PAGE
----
Is it being dispensed in bowls or cups that are room temp or colder? Do they stir soup before taking or just take from top of pot? When the waitstaff takes the soup ,Do they serve it right away or leave it on the service tray till every thing else is assembled on it? .? If served in a cup or saucer is the underliner on top of the bowl or cup or under till it hits dining room?
I have seen all of the above done to many times to count. Time the portion from dish out to the time patron actually gets it. This should provide answers to the problem. Stand their and watch a while. Normally you loose 10 degrees between normal service from kitchen to DR. Air conditioning blower ducts overhead will cool more.. I customer is busy talking that will also make it colder. Also older people like to complain about something as it gives them something to talk about.
We keep the cups and bowls in a warmer, and we do try to ladle from the bottom of the container. The time between dishing and eating is usually pretty short, as it is a small kitchen and dining room. I think dcarch is right about elderly being less able to sense how hot it is. We have several members who insist on having it nuked so it's bubbly and boiling, which isn't really good for a cream based soup as it tends to separate. I guess I just get a little frustrated when they tell me its 'ice cold'. Thanks for the suggestions chefs.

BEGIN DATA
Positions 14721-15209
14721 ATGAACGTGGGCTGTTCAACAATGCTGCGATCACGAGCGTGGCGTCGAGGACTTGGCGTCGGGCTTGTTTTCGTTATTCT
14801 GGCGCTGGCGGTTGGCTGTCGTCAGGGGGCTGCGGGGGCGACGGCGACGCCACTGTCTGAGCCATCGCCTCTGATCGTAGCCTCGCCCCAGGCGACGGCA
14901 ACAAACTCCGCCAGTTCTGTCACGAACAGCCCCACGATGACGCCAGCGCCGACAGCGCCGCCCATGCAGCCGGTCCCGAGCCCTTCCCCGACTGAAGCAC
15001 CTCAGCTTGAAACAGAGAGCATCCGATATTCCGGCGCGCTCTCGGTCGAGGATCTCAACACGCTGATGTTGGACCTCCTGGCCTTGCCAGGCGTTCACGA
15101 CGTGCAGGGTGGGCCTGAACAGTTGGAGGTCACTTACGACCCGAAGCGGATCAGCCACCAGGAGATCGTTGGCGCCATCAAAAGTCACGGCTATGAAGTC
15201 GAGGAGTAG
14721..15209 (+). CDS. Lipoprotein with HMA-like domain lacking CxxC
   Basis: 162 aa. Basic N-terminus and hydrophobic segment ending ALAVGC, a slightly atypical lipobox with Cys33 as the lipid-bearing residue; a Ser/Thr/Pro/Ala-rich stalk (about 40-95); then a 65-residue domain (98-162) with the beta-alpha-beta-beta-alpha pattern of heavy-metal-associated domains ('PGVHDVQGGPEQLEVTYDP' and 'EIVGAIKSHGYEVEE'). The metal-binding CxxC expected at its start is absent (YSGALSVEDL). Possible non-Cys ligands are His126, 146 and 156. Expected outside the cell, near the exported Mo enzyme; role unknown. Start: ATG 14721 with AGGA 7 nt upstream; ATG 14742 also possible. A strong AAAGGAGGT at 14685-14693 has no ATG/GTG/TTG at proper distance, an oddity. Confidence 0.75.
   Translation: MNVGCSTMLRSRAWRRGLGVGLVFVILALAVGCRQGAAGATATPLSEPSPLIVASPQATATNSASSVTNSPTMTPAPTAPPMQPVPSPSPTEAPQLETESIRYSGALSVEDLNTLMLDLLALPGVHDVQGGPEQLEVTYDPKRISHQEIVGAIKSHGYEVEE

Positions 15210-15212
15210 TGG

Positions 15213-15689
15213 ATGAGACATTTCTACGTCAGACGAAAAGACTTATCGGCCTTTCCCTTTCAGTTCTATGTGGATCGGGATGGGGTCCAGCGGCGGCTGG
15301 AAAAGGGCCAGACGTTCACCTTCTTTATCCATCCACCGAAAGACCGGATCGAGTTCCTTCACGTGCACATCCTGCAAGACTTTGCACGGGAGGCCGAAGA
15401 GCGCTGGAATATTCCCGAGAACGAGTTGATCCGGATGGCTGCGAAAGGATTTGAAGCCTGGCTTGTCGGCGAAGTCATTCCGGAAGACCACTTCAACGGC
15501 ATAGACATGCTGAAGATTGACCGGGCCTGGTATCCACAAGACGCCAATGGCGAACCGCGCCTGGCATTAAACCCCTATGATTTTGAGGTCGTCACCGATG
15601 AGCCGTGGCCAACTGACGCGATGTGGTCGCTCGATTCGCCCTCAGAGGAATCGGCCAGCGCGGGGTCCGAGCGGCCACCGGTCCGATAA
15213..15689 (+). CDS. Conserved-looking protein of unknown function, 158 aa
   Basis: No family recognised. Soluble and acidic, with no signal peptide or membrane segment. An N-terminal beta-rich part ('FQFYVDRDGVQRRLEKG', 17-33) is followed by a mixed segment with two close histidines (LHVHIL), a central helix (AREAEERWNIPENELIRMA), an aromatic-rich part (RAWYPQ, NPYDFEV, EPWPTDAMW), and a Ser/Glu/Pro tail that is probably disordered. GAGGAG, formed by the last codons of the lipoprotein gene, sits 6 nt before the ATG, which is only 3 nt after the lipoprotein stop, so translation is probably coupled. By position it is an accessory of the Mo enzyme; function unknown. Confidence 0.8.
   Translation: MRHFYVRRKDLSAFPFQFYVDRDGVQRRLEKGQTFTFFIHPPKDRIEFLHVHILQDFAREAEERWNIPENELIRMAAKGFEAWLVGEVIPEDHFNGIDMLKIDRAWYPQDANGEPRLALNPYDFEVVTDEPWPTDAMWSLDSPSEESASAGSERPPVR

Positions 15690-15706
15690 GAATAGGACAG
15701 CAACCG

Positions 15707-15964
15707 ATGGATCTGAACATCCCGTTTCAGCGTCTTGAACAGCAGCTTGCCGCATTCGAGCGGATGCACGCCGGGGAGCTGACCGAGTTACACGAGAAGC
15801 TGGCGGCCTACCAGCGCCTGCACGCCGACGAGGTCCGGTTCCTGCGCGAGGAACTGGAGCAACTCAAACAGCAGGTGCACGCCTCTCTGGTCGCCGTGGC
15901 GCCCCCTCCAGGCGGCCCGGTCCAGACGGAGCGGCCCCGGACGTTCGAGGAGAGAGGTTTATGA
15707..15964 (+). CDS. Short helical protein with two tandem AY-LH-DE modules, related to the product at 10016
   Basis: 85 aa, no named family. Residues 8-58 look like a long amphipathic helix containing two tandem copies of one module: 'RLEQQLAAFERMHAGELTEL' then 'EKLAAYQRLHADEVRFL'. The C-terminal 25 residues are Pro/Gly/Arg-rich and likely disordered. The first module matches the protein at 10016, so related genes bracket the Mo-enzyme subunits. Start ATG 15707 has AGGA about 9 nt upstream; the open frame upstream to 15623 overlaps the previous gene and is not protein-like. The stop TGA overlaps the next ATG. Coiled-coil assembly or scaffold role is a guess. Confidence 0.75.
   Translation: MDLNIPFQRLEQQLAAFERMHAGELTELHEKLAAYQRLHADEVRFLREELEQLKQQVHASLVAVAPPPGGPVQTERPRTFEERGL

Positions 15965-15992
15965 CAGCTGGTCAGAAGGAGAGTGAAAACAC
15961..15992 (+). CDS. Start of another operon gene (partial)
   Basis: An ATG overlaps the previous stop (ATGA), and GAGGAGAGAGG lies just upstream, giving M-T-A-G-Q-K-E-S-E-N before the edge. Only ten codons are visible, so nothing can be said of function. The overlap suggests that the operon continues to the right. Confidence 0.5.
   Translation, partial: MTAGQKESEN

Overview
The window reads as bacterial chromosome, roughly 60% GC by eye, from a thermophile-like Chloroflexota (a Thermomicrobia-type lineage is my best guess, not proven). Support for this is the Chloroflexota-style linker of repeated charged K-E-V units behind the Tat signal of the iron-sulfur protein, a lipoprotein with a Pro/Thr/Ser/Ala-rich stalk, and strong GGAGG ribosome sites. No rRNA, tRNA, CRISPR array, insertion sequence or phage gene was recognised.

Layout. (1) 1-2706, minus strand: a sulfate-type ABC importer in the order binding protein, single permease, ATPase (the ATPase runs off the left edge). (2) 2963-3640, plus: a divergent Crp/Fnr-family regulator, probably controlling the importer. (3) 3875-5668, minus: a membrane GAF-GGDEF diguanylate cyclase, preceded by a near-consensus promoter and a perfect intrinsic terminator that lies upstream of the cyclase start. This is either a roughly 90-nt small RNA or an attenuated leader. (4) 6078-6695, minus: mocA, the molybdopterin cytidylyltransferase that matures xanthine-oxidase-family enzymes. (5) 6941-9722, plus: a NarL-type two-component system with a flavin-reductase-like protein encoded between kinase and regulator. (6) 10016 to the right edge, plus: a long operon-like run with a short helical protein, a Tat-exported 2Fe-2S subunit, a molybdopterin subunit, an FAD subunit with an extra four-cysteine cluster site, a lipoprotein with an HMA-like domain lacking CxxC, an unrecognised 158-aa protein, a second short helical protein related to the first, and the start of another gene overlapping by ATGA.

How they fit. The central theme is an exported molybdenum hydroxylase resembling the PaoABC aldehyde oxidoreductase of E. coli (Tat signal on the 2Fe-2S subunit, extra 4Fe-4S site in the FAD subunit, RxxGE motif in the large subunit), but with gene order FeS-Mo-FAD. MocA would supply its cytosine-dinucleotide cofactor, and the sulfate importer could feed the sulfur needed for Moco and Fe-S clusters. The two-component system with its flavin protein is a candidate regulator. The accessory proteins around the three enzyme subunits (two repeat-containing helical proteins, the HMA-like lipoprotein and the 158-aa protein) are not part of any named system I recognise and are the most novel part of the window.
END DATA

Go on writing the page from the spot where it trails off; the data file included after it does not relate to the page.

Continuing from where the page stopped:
Skagitchef, It;s not you, it's them. Most of these people grew up with soup being realty hot. I remember the dinner table as a kid being Very hot chicken soup with a bowl of cold egg noodles on the table to cool it off as needed. It's not easy satisfying everyone's tastes in a SC home, all their tastes are off from what it used to be, everything tastes different than they remember. You should try to remember that when your cooking, a mild sauce will be bland and so on. Thet is why they like comfort food so much, it has flavor and most of the time it;s easy eating. Biscuits and gravy, Pot Roast, Chicken pot pie and so on................................ChefBillyB
Keep in mind, too, that as people age their ability to discern both temperature and flavoring declines.
Saw that with both my grandfather and father-in-law, for instance. No matter what you did to it, the soup was never hot enough, nor salty enough. With my granddad in particular, the bowl could actually still have bubbles rising, and he'd complain that it wasn't hot enough.